Subject: Humpback whale paper/Birth (fwd)

Mike Williamson (pita@www1.wheelock.edu)
Tue, 16 Nov 1999 08:41:06 -0500 (EST)

---------- Forwarded message ----------
Date: Mon, 15 Nov 1999 15:23:25 -0500
From: Phil Clapham <phillip.clapham@noaa.gov>
Reply-To: Marine Mammals Research and Conservation Discussion
     <MARMAM@UVVM.UVIC.CA>
To: MARMAM@UVVM.UVIC.CA
Subject: Humpback whale paper

The following paper was recently published:

Clapham, P.J., Wetmore, S.E., Smith, T.D. and Mead, J.G.  1999.  Length
at birth and at independence in humpback whales.  J. Cetacean res.
Manage. 1: 141-146.

ABSTRACT
This paper reviews published and unpublished data on length at birth and
at independence in the humpback whale (Megaptera novaeangliae).  The
available data indicate that humpback whale calves are 3.96 to 4.57 m
(13 to 15 ft) in length at birth, and approximately 8 to 10 m (26.25 to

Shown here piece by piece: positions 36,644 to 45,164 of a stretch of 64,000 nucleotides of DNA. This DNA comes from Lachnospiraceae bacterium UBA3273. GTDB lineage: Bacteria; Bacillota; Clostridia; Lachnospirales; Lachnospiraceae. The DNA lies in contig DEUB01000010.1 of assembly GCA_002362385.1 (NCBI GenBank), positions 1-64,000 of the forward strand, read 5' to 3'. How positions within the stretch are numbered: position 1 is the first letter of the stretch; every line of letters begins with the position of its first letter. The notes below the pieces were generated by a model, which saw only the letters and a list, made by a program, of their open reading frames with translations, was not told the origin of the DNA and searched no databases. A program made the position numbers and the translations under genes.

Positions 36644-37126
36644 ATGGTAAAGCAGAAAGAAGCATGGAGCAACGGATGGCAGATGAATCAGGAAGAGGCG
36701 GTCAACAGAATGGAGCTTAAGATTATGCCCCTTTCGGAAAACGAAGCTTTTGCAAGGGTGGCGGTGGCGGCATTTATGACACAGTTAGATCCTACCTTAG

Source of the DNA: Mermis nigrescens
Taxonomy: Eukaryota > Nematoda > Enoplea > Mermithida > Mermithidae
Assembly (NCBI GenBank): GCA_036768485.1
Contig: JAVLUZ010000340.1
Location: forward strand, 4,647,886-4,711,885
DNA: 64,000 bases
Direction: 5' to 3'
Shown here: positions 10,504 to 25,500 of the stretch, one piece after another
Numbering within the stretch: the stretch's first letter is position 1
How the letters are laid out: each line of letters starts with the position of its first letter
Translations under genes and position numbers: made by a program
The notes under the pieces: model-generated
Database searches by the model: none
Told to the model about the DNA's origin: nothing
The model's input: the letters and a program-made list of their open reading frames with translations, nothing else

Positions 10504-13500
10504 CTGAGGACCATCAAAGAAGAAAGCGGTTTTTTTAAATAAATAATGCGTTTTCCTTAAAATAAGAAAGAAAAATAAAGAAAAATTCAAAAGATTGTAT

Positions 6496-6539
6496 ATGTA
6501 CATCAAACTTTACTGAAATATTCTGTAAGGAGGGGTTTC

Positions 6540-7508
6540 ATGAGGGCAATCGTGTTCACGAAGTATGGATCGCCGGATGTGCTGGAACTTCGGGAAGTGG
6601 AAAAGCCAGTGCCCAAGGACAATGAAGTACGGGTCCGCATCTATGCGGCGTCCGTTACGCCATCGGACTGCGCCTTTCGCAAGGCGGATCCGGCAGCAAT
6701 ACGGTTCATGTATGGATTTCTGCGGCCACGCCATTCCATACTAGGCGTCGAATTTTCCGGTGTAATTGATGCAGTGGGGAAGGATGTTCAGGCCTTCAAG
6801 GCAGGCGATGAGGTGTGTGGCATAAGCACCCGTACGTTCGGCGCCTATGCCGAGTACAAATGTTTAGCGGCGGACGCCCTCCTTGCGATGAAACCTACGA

30.48 ft) at independence.  Timing is important in such assessments:
because of the strong seasonal breeding cycle of this species, for young
calves (i.e. those observed or taken in winter on the breeding range),
there is no question that length data alone are sufficient to determine
their status.  In cases where actual length data are unavailable or
unreliable, apparent length relative to that of an accompanying adult
(i.e. the possible mother) may be used to define a calf, but only for
young animals (< 3 months of age) during winter.  Simulations based upon
available length frequencies are used to calculate probabilities
associated with such a ratio; the results indicate that any animal whose
length appears to be less than 63% of that of an accompanying whale is
probably a calf.


Reprints should be available in the near future (requests to me,
please).

Phil Clapham

--

Phillip J. Clapham, Ph.D.
Large Whale Biology Program
Northeast Fisheries Science Center
166 Water Street
Woods Hole, MA 02543

tel (508) 495-2316
fax (508) 495-2066
Internet: phillip.clapham@noaa.gov